‘Nature vs. Nurture’ vs. ‘Nature and Nature’
Here at IU, we have a lot of campaigns directed towards the de-stigmatization of mental illness. Last year, the Hutton Honors College hosted a discussion about issues with Autism in Pop Culture. Though the discussion mostly consisted of sharing personal stories of those with the disease and speaking of our desire to let them know that it is okay to have it, there wasn’t much critical thought put into the assumptions upon which our views toward mental health are built. We were too intimate with a desire to accept one another for who we are that we didn’t try to understand what autism, or any disease, really is.
As a science enthusiast, I believe it’s important for us to realize how our biological frameworks of disease affect the stigma of mental illness. One might adopt a view of mental illness in which everyone (not just those who suffer from mental illnesses) has different genetic mutations, and some of those mutations are caused by diseases. With this in mind, despite the way biology affects who we are, everyone still has responsibility, personhood, goodwill, etc. This will reduce stigma as we understand disease as something that does not detract from who we are, but, rather, something “natural” that comes about through the same biological processes that make up everyone. These mutations may have affects on proteins, cells, etc., and give rise to various phenomena., etc. At first glance, it seems as though this mentality would reduce stigma of mental disease. But how effective is it?
A recent article in the Hedgehog Review suggested that emphasizing biological roots of disease actually causes us to view mental illness more negatively:
Over the past two decades, both the general public and patients themselves—historically quite resistant to disease models of emotional and psychological problems—have become relatively more biologically minded. This change correlates with an increased endorsement of seeking professional help and using prescription medicine, as well as some reduction in attributions of blame: three of the central goals of the public anti-stigma campaigns (and pharmaceutical advertising). The change, however, also correlates with more intensely negative attitudes toward those with mental health problems, attitudes that are shared even by sufferers themselves.
Joseph E. Davis explains that a “trade-off” between responsibility and medical roots causes this negative attitude. I believe the issue is that there is a misconception that the existence of a disease/illness creates a trade-off between nature and nurture, when, in reality, the disease/illness do not detract an individual’s rational ability to make decisions for him/herself. It only means that a person’s ability to make decisions and his/her personhood are now in a different “context,” and that the person still has the same control over what he/she chooses to do. “Nature vs. Nurture” implies a tug-of-war between which the existence of forces on one side diminishes the other, so it might be better for us to adopt a more accurate phrase: “Nature and Nurture.”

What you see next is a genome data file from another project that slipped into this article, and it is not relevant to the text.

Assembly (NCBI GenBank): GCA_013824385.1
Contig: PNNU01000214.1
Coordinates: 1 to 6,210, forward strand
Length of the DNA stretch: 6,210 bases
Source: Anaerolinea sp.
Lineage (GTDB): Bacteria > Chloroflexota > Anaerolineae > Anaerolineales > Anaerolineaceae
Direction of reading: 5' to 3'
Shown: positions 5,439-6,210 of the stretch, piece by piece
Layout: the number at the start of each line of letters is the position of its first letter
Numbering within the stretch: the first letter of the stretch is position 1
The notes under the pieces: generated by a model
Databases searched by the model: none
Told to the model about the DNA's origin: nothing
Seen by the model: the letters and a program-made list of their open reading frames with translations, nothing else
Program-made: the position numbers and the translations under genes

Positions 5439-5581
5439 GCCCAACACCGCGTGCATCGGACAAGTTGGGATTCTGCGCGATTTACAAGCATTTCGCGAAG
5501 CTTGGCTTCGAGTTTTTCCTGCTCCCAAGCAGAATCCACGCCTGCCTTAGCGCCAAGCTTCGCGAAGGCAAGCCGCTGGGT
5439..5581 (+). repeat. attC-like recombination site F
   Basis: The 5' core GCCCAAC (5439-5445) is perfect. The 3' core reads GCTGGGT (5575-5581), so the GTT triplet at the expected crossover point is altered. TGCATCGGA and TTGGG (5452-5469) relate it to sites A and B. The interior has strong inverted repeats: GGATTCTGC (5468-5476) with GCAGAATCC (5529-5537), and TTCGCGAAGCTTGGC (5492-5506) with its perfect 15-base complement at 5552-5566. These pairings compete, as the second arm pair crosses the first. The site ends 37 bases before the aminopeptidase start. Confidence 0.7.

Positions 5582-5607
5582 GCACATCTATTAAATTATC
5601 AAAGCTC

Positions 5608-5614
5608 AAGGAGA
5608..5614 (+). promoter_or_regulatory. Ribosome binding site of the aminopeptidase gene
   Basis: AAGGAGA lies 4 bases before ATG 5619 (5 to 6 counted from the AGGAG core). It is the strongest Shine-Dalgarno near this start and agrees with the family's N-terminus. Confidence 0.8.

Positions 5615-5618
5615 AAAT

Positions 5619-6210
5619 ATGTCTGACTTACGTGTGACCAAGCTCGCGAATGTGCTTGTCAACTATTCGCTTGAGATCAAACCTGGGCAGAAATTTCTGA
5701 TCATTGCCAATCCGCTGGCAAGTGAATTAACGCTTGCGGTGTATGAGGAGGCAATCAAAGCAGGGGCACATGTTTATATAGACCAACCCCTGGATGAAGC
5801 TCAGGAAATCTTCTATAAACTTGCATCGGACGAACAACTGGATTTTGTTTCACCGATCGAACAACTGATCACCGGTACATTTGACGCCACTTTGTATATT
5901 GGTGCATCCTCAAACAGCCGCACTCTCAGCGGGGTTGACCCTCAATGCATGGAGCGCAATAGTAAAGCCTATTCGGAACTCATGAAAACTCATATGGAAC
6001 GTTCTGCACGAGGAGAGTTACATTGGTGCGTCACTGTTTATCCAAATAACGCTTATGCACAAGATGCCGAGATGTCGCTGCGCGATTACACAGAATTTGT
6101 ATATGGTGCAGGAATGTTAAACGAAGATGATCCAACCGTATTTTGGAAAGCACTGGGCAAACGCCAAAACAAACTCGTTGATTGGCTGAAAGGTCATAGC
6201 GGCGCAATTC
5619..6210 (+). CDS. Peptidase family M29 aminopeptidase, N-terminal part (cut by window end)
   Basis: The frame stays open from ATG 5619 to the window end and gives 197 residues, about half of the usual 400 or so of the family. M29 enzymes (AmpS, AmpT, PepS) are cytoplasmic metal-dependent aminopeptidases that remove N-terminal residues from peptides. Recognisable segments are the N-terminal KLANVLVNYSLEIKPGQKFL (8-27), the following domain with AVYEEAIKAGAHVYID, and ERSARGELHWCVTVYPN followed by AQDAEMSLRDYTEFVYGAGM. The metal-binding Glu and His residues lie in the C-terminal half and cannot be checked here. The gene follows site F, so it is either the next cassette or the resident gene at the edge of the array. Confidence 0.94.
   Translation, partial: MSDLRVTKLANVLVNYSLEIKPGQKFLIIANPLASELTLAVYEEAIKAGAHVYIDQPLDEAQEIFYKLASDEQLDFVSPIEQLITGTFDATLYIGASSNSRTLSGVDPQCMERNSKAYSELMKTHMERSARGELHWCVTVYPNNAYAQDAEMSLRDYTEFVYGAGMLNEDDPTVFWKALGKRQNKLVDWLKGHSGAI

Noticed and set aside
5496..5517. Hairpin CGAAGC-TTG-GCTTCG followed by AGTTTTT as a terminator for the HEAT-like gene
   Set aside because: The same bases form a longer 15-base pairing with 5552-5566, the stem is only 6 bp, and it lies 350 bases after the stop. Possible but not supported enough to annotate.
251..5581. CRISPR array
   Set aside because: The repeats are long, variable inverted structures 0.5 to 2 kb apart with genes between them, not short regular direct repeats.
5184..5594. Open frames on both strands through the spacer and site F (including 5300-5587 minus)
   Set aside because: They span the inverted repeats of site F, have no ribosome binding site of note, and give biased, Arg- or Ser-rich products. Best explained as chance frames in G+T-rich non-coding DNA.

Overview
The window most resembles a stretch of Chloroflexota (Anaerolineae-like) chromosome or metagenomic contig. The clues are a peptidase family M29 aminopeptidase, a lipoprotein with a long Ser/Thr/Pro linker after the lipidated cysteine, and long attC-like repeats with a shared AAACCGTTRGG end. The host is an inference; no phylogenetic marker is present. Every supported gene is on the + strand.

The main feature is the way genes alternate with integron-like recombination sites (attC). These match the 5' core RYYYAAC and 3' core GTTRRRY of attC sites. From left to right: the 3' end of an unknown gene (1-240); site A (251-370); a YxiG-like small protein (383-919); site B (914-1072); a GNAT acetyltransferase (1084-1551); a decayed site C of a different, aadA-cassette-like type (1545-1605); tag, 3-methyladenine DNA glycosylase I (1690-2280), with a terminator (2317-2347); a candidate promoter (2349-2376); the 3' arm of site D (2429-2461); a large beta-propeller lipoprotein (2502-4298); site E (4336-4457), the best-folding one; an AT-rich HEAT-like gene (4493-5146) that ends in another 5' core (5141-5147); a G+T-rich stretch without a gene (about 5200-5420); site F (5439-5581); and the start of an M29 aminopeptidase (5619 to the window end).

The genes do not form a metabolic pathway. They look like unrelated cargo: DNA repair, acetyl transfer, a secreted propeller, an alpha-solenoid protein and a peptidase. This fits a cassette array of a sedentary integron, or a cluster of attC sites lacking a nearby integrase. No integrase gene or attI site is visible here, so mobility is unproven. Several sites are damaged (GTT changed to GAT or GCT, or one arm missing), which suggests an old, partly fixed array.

A Different Kind of Disease?
Is mental illness really as “natural” as other types of diseases? Mental illness not only affects our physical body (most notably through neurological changes), but affects the very way we think. Through our inquiry into mental health, we must approach disease with a critical look at morals, values, and humanism in what we do. This separates mental diseases from others, and, for this reason, we might be inclined to view them as, frankly, different kinds of diseases.
Depression, a common disease of the mind, has been seen as both a mark of honor and as a stain of shame, with ethical challenges to both viewpoints. Freud noticed that the melancholic “has a keener eye for the truth than other people who are not melancholic. When in his heightened self-criticism…, it may be…that he has come pretty near to understanding himself.” The romantic genius burdened by age-old questions of existence and the unsocial artist obsessed in his craft may both be seen as filled with woe in light of their gifts. Isaac Newton, David Foster Wallace, and Montaigne have battled with feelings and perceptions inherent to depression, yet we still highly regard their mentalities as though they were heroes. Maybe depression is a different kind of disease in the sense that we may sometimes glorify it? Despite any intellectual value, our society still generally sees depression as something that should be abolished as we have put forth tremendous amounts of effort to help people overcome depression. But positing depression as something that should fight may conflict with our belief that it is “okay to have depression.” More generally, our motives of de-stigmatization vs. treatment are often at ends with one another. Simultaneously, we should also be skeptical of the way we glorify the melancholy as those who are truly in-tune with the harsh reality of the world. The way I see it, it’s very dangerous to view depression as “accept yourself the way you are because that’s what you are.” Though we want more people to realize the reality of depression, image and stigma of depression are still too harsh for us to use depression as our identities. And these challenges in our approach to the disease are similar to be found in any mental disease.
Is Mental Illness at odds with Reason?
And, though there may be similarities between depression and other mental disorders, it would be an oversimplification to paint the entire category of mental illness with a broad brush. Rather, we should embrace a more nuanced approach to different types of mental health issues with science, philosophy, and humanism leading the way.
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